Springdale Council investigates possibility of changing water, sewer and trash collection billing
Springdale Council is investigating the possibility of changing water, sewer and trash collection billing from quarterly to monthly.
Council members say there are several reasons for the possible change for the borough Water Department. Economics plays a large part.
Monthly billing could cut down on the number of delinquent bills, Borough Manager Ron Borczyk said.
The department provides water and bills for water, trash and sewage for about 1,770 customers.
Borczyk said that the department does not have that many delinquent accounts — about 125 a quarter — and even fewer quarter-to-quarter delinquent accounts.
Council would need to pass an ordinance to change the billing cycle, and Borczyk said there is no time line that council is considering for a change.
Councilman Frank G. Forbes, who is the police clerk at Tarentum Borough, said that Tarentum bills monthly for water and electric, and that seems to work well.
Council President David E. Finley pointed out that the $75 deposit collected by the authority when a resident opens a new account rarely covers the average bill of $125 a quarter.
“If we bill monthly, if someone leaves without notifying us or paying, their deposit will cover that,” he said.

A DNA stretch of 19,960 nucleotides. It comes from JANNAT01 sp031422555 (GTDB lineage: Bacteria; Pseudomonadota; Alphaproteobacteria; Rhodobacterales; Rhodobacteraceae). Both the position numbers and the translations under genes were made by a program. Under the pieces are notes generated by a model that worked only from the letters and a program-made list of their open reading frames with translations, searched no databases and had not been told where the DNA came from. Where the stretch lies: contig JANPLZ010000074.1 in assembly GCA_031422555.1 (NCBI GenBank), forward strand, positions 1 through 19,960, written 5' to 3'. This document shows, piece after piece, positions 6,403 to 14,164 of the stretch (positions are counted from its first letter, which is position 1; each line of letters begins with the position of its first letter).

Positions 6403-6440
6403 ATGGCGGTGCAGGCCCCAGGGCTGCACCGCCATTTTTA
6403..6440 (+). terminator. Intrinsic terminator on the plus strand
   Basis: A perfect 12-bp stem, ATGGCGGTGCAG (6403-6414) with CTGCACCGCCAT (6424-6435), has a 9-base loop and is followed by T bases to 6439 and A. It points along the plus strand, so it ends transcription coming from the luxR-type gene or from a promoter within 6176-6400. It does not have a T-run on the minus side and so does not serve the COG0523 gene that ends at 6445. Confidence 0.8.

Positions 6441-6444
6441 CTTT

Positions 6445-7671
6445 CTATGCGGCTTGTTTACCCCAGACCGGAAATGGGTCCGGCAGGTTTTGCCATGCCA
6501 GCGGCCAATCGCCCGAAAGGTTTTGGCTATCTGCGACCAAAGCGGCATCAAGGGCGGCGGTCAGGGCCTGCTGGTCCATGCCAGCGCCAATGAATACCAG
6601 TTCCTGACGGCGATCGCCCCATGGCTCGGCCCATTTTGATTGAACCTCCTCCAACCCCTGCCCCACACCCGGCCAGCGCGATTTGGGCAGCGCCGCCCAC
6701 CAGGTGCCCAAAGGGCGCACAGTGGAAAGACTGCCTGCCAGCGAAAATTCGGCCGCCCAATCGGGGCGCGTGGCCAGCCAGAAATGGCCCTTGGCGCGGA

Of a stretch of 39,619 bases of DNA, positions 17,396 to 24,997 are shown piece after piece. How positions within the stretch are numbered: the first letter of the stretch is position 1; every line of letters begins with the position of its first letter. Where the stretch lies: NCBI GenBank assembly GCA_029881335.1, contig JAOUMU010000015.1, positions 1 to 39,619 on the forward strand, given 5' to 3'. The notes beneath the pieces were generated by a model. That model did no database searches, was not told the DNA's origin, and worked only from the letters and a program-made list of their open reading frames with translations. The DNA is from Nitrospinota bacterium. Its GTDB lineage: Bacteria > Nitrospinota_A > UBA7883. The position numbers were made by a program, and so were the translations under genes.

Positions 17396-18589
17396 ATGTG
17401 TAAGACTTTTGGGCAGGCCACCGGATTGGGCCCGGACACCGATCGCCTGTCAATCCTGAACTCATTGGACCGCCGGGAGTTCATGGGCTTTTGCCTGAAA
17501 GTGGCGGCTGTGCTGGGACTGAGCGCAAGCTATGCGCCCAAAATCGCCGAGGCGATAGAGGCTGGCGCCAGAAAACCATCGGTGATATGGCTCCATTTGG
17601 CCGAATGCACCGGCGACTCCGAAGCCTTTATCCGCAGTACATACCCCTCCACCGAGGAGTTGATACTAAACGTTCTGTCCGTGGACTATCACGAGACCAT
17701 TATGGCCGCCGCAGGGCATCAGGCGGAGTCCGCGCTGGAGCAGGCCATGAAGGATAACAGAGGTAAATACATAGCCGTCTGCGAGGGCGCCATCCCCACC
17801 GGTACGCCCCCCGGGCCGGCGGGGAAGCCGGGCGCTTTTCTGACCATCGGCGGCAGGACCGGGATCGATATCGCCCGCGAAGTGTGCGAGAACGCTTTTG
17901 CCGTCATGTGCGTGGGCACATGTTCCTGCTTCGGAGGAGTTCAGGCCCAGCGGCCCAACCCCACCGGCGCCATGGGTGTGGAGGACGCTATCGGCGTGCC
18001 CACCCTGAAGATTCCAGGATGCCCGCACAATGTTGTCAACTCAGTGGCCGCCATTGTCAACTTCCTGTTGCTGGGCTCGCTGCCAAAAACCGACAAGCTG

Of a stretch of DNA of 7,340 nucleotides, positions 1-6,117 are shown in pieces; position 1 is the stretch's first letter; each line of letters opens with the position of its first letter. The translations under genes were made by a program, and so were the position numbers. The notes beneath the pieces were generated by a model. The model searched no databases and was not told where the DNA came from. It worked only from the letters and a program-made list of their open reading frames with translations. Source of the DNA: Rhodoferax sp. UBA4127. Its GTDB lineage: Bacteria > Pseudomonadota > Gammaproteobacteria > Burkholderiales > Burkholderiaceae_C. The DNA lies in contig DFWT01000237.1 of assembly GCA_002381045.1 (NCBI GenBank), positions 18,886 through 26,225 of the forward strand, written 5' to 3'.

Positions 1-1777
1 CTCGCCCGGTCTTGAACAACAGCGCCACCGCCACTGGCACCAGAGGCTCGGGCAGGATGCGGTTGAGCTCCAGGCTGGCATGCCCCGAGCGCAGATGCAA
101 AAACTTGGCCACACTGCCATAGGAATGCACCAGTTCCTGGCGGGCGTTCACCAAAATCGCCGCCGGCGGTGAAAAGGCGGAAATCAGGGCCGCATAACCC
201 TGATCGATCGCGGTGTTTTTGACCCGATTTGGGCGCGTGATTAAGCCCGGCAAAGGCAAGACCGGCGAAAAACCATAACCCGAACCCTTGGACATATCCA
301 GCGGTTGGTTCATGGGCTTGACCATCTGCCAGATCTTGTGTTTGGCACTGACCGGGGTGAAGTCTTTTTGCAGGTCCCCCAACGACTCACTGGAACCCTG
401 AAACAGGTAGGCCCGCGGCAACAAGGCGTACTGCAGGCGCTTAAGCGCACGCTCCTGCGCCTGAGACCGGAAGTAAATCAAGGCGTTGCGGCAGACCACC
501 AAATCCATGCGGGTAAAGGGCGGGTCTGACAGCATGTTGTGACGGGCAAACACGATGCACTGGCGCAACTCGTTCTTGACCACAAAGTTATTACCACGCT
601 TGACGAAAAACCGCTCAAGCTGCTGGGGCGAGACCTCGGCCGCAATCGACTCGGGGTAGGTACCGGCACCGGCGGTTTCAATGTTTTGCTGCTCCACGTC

Councilman John R. Molnar said he opposes the monthly billing plan. He said it could create more work for the water department employees, and many residents have become acclimated to paying quarterly.
He said he is concerned that water employees would have to read meters every month, instead of every quarter, which could be time consuming.
Monthly billing would cost the borough $7,000 a year in postage, Molnar said.
Molnar said he opposes billing like the gas company, which he says estimates two months usage and takes the actual reading the third month.
Instead, he suggested allowing residents who want or need a monthly billing cycle to be able to pay that way.
The borough already works with residents who have trouble paying their quarterly bill, Molnar said.
“It's not a cut-and-dried situation,” he said. “We work with people all the time. We set up a payment program; we just don't run and shut water off.”
Council expected to pass a 2013 budget with no tax increase.
The millage rate is expected to remain 6.5 mills.
Kate Wilcox is a freelance writer for Trib Total Media.
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